In addition, when I sent him some questions, Matt came across as warm and sincere, hardworking, and very easy to work with. We also have similar idea on which areas need more work.

And while this is by no means a requirement, he received a brownie point for being a hands-on father of three. I know first hand how challenging it is to juggle family and writing, especially in the beginning of our career, and I feel a strong desire to help other writing parents.

M.D., summarize your book in 3 words.

hit-and-run, justice, redemption

Clarissa, summarize  ’s book(s) in 3 words.

Family. Revenge. Sacrifice.

M.D., tell us about yourself! What makes you and your MS unique?

I’ve wanted to be a published writer since I was a kid, a dream that has survived earning a Ph.D. in Microbiology, having three children, and deciding to become a stay-at-home dad.

The Butterfly Tattoo is fast-paced and full of suspense, with an action-packed climax. But at its heart, the book is about the terrible decisions otherwise good people will make to protect themselves and their loved ones. It’s about a woman involved in a hit-and-run, making her no better than the mother she detests. It’s about a man who’ll betray his profession to take care of his grandparents. It’s about the depths to which a mother and father will sink to gain revenge on the couple who injured their only child. In other words, it’s about people who cross the line and actually act on the worst thoughts that we all have at some point in our lives.

Clarissa, tell us about yourself. Something we may not already know.

I was born and raised in Indonesia, and English wasn’t always my first language. In fact, when I first moved to Singapore in my mid-teens, I struggled with the language. But I work really hard to improve myself, and luckily, I have a few writing friends who help me and support my dream. I’m forever grateful to them.

So if you’re an aspiring writer who writes in a language that’s not your mother tongue, I want you to know that, “Yes, it’s possible.” If you continue to work hard and never give up, there is a very high chance that one day your dreams will come true.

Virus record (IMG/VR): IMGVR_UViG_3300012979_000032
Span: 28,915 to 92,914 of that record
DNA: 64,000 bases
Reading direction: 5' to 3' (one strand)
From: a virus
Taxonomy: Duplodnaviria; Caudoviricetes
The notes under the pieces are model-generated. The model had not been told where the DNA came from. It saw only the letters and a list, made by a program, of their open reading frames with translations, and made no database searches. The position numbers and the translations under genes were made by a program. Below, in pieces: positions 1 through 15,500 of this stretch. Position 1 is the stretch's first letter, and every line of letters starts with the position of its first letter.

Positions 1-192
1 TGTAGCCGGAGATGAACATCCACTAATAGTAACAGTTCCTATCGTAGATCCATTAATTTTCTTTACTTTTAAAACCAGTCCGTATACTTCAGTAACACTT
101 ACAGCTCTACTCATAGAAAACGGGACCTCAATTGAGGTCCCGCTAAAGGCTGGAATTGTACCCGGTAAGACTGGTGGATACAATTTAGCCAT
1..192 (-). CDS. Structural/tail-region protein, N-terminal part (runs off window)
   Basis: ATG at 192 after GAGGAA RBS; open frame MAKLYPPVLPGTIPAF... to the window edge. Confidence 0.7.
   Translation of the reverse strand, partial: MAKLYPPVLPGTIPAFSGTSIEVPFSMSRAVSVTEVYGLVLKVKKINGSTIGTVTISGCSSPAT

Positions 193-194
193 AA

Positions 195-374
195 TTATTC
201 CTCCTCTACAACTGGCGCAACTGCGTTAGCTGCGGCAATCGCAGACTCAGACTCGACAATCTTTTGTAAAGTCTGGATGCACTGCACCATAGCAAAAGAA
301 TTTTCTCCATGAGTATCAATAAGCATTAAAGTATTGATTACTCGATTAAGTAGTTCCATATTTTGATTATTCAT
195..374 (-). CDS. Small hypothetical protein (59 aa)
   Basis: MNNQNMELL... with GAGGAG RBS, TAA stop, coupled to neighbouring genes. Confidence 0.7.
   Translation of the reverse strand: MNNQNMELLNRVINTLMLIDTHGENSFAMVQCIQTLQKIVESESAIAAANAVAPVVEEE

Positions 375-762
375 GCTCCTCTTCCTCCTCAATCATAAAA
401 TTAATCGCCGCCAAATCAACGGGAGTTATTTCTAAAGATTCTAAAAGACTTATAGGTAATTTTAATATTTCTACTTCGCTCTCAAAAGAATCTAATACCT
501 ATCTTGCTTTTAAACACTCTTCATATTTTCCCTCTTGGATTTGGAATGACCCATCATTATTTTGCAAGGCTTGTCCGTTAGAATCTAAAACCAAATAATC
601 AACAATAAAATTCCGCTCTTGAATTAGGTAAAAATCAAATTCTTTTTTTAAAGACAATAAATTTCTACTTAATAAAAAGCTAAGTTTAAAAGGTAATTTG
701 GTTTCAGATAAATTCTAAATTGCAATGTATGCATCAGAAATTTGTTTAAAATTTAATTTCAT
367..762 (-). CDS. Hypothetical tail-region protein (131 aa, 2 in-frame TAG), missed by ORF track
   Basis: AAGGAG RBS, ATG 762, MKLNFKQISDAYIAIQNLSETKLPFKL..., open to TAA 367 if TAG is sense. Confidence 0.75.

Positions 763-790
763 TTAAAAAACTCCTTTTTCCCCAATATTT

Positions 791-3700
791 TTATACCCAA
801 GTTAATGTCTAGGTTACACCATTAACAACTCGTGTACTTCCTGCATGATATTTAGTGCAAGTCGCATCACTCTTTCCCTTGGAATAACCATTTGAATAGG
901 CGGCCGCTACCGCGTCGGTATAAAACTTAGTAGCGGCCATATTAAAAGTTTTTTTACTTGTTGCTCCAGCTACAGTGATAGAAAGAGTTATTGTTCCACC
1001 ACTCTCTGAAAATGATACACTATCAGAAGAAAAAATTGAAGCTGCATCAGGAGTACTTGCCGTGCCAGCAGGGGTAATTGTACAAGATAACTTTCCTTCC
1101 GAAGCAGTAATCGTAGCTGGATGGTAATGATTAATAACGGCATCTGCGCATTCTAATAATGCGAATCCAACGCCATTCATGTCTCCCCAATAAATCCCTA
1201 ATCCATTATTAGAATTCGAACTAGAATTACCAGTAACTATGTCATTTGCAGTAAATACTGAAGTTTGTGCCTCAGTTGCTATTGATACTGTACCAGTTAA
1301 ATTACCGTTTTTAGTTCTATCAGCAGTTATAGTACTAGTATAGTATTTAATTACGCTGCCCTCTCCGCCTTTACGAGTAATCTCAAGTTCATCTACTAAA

Our mentors’ latest releases…

                                YOU'LL MISS ME WHEN I'M GONE hi-res final-smaller.jpg

You’ll Miss Me When I’m Gone by Rachel Lynn Solomon

January 2, 2018, Simon & Schuster/Simon Pulse

An ABA Indies Introduce Pick for Winter/Spring 2018

A heartbreaking and lyrical debut novel about twins who navigate first love, their Jewish identity, and opposite results from a genetic test that determines their fate—whether they inherited their mother’s Huntington’s disease.

Preorder on Amazon Barnes & Noble | Book Depository | Indigo | IndieBound | Add on Goodreads



Rainbirds by Clarissa Goenawan
“Luminous, sinister, and page-turning all at once. I loved it.”—Kate Hamer, internationally bestselling author of The Girl in the Red Coat and The Doll Funeral

Ren Ishida is nearly done with graduate school when he receives news of his sister, Keiko’s, sudden death. She was viciously stabbed one rainy night on her way home, and there are no leads. Ren heads to Akakawa to conclude his sister’s affairs, failing to understand why she chose to abandon their family and leave Tokyo for this small town in the first place.

But Ren soon finds himself picking up right where Keiko left off, accepting both her teaching position at a cram school and the bizarre arrangement of free lodging at the wealthy Mr. Katou’s mansion, in exchange for reading aloud each morning to Katou’s depressed, mute wife. As Ren gets to know the figures in the town, from the mysterious Katou to fellow teachers and a rebellious, alluring student named Rio, he replays memories of his childhood with Keiko and finds his dreams haunted by a young girl with pigtails who is desperately trying to tell him something. Struggling to fill the void that Keiko has left behind, Ren realizes that perhaps people don’t change, and if they don’t, he can decipher the identity of his sister’s killer.

Thank you for supporting our Pitch Wars Teams! The Agent Showcase is November 1st-7th, and our next #PitMad is December 7, 2017!